Embrace social media.If you don’t already, learn to use social media platforms like Twitter, Facebook, Linkedin etc. to communicate your organization’s mission, culture, and benefits.

“Whether you believe in [social media] or not, you should be there, and you should be consistently there,” said Jim Zaniello, president of Vetted Solutions, at a recent Bisnow-sponsored panel on Association and Non-Profit Human Capital Strategies. “Candidates have a choice as to where they go to work. They are looking at all types of social media.”

Keep current employees happy. Not only are your current employees’ valuable to your organization, but they can also serve as ambassadors for your employment brand, and sharing their positive experience with others who may be potential candidates for future positions. Keep these employees happy by creating generous benefits packages — your organization may not compete monetarily with for-profit companies, but you may be able to offer better work-life balance and unique opportunities for professional development, such as leadership training programs.

Conduct “stay” interviews. Forget the exit interview; conduct a similar interview with current staff members who (you hope) have no intention of leaving. In this formal discussion, ask current staffers what you can do to ensure that they will stay with your organization. Ask questions about organizational culture, communication, growth and recognition to gauge employees’ engagement and help you formulate policies and procedures that will best fit the needs of your employees.

Realize that one size doesn’t fit all. Just because a particular employer branding strategy works for another organization doesn’t mean that it will work for yours. “Employer branding doesn’t have to be built around a broad multi-channel social media approach,” NPR’s Schmidt says. Instead, it can be scaled to the size and needs of your organization. Rather than seeking to apply a cookie-cutter approach to your organization’s employer brand, determine the right approach for your needs. Be willing to experiment, changing things that aren’t working. The most important thing is that you choose a strategy that is streamlined with the culture of your organization. http://recruitingdaily.com/top-5-employer-branding-tips-nonprofit-recruiting/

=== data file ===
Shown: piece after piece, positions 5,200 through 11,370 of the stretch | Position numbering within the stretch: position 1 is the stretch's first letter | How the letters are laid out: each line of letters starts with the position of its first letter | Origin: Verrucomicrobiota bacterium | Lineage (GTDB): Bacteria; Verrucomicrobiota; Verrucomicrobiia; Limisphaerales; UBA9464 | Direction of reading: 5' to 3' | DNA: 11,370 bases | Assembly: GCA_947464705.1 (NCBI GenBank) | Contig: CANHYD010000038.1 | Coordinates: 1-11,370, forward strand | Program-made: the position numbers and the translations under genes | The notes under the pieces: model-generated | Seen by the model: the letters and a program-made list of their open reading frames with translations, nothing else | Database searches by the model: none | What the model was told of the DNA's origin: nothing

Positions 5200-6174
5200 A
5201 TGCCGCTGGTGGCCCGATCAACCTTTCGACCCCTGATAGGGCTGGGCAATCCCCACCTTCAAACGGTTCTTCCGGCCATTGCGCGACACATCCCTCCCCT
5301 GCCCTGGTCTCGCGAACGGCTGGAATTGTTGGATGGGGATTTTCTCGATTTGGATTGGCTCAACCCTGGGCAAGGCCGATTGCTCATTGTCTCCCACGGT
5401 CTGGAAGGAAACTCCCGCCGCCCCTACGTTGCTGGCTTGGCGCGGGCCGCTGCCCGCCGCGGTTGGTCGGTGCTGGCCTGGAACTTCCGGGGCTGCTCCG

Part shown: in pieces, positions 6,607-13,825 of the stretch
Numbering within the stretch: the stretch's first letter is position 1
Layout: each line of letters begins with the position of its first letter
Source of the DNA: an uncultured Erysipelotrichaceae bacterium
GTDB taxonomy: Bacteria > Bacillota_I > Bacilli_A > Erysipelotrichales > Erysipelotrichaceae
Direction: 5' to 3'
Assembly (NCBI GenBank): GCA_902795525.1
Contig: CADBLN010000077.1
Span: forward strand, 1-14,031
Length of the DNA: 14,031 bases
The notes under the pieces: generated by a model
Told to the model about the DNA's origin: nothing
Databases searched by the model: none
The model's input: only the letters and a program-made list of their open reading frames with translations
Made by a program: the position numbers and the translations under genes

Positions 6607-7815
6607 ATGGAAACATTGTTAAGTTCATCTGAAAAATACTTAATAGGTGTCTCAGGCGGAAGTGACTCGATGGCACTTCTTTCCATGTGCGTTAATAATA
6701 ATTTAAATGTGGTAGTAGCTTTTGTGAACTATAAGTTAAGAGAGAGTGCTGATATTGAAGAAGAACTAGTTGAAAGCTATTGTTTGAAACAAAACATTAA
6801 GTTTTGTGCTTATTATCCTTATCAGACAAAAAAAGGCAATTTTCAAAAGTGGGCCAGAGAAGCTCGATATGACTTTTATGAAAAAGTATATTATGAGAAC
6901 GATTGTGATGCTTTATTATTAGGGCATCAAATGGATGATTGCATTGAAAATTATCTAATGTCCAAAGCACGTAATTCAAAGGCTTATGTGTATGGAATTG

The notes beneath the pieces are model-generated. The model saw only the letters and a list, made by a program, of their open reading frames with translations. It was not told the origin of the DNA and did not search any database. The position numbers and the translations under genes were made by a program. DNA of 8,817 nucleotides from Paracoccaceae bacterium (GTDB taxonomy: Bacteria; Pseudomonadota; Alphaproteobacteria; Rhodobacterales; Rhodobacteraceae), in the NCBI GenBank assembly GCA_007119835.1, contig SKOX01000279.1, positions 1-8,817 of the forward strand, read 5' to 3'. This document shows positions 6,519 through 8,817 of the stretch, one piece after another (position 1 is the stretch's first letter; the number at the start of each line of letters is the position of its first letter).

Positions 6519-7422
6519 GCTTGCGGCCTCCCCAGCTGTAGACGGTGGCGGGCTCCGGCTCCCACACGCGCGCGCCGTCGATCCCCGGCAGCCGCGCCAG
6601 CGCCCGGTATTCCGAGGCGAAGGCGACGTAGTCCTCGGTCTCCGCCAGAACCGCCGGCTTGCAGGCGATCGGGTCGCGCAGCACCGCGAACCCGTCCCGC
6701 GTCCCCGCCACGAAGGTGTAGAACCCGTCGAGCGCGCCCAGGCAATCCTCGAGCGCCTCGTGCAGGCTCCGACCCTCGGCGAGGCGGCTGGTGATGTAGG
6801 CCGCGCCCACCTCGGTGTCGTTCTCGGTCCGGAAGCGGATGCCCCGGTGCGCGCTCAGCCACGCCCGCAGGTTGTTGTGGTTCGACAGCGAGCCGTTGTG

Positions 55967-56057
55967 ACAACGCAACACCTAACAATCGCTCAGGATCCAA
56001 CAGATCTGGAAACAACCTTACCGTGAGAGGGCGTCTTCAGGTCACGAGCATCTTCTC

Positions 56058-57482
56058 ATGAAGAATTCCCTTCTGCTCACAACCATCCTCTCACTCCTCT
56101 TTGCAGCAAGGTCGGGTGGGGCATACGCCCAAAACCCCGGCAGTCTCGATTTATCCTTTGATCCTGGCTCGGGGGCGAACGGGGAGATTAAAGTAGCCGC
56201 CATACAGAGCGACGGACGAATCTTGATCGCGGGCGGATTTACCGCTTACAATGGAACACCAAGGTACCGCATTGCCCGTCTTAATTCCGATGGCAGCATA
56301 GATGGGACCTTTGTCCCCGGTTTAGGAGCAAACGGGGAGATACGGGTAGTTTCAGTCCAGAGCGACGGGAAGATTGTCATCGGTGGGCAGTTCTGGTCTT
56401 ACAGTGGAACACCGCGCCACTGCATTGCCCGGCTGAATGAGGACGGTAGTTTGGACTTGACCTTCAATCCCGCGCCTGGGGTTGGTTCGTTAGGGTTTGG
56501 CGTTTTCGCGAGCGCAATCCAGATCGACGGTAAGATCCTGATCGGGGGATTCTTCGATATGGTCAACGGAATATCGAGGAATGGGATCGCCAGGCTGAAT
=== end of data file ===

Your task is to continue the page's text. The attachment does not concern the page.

Employer Branding for the Public Sector

Branding is a legitimate public sector activity. Over the past decade people have come to understand that branding is not only necessary for the public sector but critical. You have to put money in the “trust bank” first, establishing a positive and distinct reputation for trustworthiness and a particular set of values. This is not the same thing as doing your job and explaining your mission—it is something more. https://www.digitalgov.gov/2014/07/25/5-key-points-about-government-branding-now/

There is no avoiding the prominence of public sector careers. In recent years’ we have all heard the public/private arguments, tried to understand bench-marking, listened to the justifications of reduced packages for public sector workers in some jurisdictions.

If you Google “Why work in the Public Sector?” here are a few of the responses from the first page of results:

  • There is such a variety of careers in the public services that you really could do anything.
  • Salaries above the national average, excellent benefits packages
  • Making a positive difference to society
  • Working with people
  • Flexible working practices and emphasis on creating a harmonious work-life balance
  • Public sector careers are back in fashion as new job-seekers seek safer alternatives to corporate uncertainty.

The growth of a world class public service will rely on the ability of the public sector to compete for the very best candidates, yet the coverage of the government’s attempts to reduce public spending have eroded much of the brand equity that employment in the public sector enjoyed.

Creating and promoting a dynamic and attractive employer brand, or rather brands, will be key in this process. One of the first big shifts required will be the move for both employers and employees away from the idea of a singular public sector. One of the main reasons for joining the public sector – the variety of careers – will in itself drive the requirement for a range of value propositions that are unique, relevant and compelling at a more granular level than is usual.

Public Sector Organizations Need to Refresh Their Brand to Attract the Best Talent

According to studies conducted by the Conference Board of Canada , public sector organizations need to promote the purposeful nature of public service work and its social impact to become more attractive to millennials and Gen Z’s if they are to address the skill shortages and skill mismatches predicted in the coming years, according to a new  report .